Long, but worth reading.
On Palm Sunday, a day vital to the Easter story, I read this devotional by Richard Rohr, A renowned Franciscan priest whose writings I love. His views parallel my non-scholarly thoughts in many ways. He wrote:
The ingenious Hebrew ritual from which the word “scapegoat” originated is described in Leviticus 16. On the Day of Atonement, a priest laid hands on an “escaping” goat, placing all the sins of the Jewish people from the previous year onto the animal. The goat was then beaten with reeds and thorns and driven out into the desert. It was a vividly symbolic act that helped to unite and free people in the short term. Instead of owning their sins, this ritual allows people to export them elsewhere—in this case onto an innocent animal.
French philosopher and historian René Girard (1923–2015) recognized this highly effective ritual across cultures and saw the scapegoat mechanism as a foundational principle for most social groups. The image of the scapegoat powerfully mirrors and reveals the universal, but largely unconscious, human need to transfer our guilt onto something or someone else by singling that other out for unmerited negative treatment. This pattern is seen in many facets of our society and our private, inner lives—so much so that we could almost name it “the sin of the world” (note that “sin” is singular in John 1:29). The biblical account, however, seems to recognize that only a “lamb of a God” can both reveal and resolve that sin in one nonviolent act.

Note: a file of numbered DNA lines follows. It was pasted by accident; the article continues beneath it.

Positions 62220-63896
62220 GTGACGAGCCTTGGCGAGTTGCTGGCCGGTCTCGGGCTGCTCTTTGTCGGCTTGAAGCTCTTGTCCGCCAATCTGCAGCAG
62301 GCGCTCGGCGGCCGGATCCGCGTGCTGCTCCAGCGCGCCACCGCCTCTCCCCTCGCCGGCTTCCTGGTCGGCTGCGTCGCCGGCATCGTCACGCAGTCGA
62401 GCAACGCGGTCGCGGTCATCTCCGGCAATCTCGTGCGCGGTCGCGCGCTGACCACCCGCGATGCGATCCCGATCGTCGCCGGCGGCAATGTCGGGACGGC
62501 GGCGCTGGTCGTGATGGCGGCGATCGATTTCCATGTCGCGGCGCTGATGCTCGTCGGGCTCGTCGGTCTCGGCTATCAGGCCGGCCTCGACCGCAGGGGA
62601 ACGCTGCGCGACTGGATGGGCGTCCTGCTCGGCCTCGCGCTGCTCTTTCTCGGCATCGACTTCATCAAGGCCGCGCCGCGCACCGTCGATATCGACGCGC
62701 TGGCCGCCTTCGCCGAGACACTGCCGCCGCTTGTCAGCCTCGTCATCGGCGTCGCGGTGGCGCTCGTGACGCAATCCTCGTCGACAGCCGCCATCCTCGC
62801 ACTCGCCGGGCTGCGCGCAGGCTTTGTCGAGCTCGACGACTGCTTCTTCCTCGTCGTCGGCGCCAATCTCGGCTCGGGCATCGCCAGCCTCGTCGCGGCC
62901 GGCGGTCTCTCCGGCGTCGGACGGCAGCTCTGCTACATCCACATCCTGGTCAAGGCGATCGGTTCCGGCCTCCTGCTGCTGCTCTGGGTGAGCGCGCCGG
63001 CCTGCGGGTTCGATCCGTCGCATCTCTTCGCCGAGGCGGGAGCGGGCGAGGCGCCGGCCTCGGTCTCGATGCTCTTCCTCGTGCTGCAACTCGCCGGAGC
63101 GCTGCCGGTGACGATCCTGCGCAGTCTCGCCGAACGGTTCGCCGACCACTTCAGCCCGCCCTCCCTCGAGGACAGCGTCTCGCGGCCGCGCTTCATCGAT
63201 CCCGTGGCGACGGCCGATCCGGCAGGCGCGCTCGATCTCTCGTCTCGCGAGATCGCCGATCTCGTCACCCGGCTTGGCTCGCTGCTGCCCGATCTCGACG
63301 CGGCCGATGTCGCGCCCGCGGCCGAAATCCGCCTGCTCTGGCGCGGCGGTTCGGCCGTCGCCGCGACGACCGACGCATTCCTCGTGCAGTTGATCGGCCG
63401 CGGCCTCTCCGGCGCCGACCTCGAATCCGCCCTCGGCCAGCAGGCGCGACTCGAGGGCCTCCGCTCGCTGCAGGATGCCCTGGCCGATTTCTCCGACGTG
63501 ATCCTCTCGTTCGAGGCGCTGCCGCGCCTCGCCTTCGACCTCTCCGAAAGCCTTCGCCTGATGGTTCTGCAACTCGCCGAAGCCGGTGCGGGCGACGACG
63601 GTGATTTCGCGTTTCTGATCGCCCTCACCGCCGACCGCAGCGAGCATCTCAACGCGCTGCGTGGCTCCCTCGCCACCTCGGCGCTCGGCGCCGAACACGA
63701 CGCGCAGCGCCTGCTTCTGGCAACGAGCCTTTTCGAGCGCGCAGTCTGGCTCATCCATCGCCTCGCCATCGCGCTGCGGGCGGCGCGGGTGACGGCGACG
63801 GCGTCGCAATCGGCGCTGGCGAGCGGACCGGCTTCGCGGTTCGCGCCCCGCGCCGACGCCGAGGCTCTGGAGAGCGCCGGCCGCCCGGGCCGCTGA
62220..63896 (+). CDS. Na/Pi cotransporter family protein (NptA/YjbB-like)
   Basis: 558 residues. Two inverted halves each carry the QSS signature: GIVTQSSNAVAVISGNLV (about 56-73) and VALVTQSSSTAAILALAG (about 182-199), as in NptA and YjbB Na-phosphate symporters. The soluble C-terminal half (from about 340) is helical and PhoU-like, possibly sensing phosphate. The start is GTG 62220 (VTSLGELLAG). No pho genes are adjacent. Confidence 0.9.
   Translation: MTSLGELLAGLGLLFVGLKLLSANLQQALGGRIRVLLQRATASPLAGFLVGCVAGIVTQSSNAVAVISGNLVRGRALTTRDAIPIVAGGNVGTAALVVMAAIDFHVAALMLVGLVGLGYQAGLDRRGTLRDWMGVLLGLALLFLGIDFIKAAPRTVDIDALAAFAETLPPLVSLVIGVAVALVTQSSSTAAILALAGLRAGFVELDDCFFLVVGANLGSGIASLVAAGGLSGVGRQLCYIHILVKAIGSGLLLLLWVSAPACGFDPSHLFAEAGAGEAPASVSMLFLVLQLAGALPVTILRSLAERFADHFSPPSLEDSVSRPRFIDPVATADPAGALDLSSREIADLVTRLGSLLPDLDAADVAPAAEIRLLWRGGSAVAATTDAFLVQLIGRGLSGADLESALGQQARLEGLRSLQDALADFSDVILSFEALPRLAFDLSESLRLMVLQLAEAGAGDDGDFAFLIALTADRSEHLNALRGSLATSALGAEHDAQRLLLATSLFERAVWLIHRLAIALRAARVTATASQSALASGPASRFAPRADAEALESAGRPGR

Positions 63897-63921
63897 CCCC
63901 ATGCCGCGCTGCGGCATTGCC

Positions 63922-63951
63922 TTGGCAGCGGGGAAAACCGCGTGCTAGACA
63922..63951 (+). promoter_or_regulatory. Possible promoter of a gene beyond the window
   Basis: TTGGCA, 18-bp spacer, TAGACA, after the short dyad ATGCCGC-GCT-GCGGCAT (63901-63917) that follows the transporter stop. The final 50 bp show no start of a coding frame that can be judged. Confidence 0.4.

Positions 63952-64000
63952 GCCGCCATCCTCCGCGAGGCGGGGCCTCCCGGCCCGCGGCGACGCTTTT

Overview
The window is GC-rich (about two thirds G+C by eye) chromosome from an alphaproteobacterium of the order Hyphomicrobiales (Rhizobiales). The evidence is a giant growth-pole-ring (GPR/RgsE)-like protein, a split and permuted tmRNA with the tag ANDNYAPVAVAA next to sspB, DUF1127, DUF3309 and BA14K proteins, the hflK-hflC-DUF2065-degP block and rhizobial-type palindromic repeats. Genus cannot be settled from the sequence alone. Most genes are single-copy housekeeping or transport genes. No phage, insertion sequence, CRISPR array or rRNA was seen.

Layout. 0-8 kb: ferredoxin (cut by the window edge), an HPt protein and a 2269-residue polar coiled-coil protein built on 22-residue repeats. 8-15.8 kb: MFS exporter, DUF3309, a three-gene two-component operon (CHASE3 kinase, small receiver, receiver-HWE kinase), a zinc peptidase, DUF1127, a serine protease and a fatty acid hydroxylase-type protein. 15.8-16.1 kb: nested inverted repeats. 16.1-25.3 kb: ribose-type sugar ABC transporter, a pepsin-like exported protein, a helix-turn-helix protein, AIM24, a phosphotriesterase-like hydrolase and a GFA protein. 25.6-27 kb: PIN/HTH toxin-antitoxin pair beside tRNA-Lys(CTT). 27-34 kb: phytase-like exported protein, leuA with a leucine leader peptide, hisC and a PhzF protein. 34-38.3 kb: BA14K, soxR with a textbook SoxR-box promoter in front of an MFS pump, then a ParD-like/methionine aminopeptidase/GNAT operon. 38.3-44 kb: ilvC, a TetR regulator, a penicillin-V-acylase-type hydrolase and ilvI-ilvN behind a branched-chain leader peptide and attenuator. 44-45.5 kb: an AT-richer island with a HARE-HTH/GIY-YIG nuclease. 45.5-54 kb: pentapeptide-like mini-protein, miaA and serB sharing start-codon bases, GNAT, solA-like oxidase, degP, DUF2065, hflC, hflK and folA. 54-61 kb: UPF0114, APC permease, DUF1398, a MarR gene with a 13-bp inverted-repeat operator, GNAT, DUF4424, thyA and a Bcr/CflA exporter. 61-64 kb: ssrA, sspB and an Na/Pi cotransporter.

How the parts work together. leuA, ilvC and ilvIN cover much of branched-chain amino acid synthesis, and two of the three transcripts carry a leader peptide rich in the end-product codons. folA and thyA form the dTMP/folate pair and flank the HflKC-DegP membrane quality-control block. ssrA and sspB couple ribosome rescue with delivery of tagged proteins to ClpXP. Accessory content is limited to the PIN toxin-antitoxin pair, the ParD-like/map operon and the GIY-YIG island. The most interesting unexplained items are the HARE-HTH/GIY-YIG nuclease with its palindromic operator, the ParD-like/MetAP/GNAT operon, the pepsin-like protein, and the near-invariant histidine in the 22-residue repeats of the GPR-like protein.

We seldom consciously know that we are scapegoating or projecting. As Jesus said, people literally “do not know what they are doing” (Luke 23:34). In fact, the effectiveness of this mechanism depends on not seeing it! It’s automatic, ingrained, and unconscious. “She made me do it.” “He is guilty.” “He deserves it.” “They are the problem.” “They are evil.” We should recognize our own negativity and sinfulness, but instead we largely hate or blame almost anything else. Sadly, we often find the best cover for that projection in religion. God has been used to justify violence and hide from the parts of ourselves and our religions that we’d rather ignore. As Jesus said, “When anyone kills you, they will think they are doing a holy duty for God” (John 16:2).
Unless scapegoating can be consciously seen and named through concrete rituals, owned mistakes, shadow work, or “repentance,” the pattern will usually remain unconscious and unchallenged. The Scriptures rightly call such ignorant hatred and killing “sin,” and Jesus came precisely to “take away” (John 1:29) our capacity to commit it—by exposing the lie for all to see. Jesus stood as the fully innocent one who was condemned by the highest authorities of both “church and state” (Jerusalem and Rome), an act that should create healthy suspicion about how wrong even the highest powers can be. “He will show the world how wrong it was about sin, about who was really in the right, and about true judgment” (John 16:8).his is what Jesus is exposing and defeating on the cross. He did not come to change God’s mind about us. It did not need changing. Jesus came to change our minds about God—and about ourselves—and about where goodness and evil really lie.
Thank you Sir.
Old Grandpa Lloyd